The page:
05 September 2009

Cameron still has work to do

It is an important question to ask, “What sort of Prime Minister would David Cameron be?”, and Anthony Seldon addresses the issue head on.  Moreover, he argues that Cameron has yet to ‘seal the deal’ with the electorate:

The Cameron agenda may be clear in the minds of his team, but it needs to be communicated much better to the country at large.

Cameron's speech at the party conference in early October must be the most important speech of his life. The country is hurt, and cries out for trust to be rebuilt in politics….They like what they see of him personally: he exudes more drive and energy than the incumbent in Number 10.

Cameron will need to articulate his message with a clarity that has so far eluded him, and to come across as a leader who inspires trust.

Seldon is right.  There is too much muddled thinking and mixed messages coming from the Tories.  The electorate like Cameron personally because he can communicate and does the empathy bit better than his opponents.  Vital points in the 24/7 media age.

However, this leads us directly back to the critical decision that the Labour party must take.  The game changer will not be Brown’s autumn relaunch, already derailed, but having a leader who can communicate, do the empathy thingy and can set out a clear new Labour vision for the country.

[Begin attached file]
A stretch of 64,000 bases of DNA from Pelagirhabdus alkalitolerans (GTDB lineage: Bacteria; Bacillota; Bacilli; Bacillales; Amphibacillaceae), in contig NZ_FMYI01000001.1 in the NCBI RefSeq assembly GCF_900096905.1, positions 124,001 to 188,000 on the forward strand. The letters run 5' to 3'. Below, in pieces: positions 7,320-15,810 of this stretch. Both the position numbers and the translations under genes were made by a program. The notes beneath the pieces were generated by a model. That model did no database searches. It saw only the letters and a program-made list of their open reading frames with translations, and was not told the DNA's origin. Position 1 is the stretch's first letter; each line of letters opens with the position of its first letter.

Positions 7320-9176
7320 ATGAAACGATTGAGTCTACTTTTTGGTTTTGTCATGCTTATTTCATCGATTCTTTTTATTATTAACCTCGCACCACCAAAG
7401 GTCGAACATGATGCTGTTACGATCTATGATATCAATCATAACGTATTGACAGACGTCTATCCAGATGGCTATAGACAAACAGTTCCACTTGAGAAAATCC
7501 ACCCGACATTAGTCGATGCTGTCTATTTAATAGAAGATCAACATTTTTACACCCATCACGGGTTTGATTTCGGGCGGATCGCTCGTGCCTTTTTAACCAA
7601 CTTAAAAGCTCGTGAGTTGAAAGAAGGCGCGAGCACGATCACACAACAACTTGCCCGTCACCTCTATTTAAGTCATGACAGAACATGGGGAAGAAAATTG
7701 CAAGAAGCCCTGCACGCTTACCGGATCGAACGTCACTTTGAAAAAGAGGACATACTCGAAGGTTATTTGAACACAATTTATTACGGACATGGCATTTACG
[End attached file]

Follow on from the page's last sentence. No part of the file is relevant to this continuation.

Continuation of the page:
If Labour MPs, the Cabinet, the PLP or whatever took the decision to replace Brown, then Cameron may well be seen in a different light.

At present there is simply no contest.

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  1. The problem is that Cameron is another wishy-washy centrist in the mould of T. Bliar. He hasn't articulated his message because he hasn't really got one other than "I'm not Gordon Brown."

    Unfortunately, at the moment, that is all he needs to be.

  2. Precisely. That is why the 'game changer' is for Labour to have a new leader.

  3. Conservative Home carries the story of the latest council election results. They are quite amazing.
    Malvern Hills Conservative vote down 16%, lost to the Lib Dems! Ham Plymouth, Conservative vote down 15.7% Southwick, Wiltshire. Conservative vote down 34.3%!

    It does not look at all promising for Cameron and his toffs. It appears that the general election just might prove difficult for both Tories and Labour.

    I hope so, because I just cannot accept that Cameron has any conservative values at all. He labelled himself the Heir to Blair and he will prove as bad for the Country as Blair and Brown.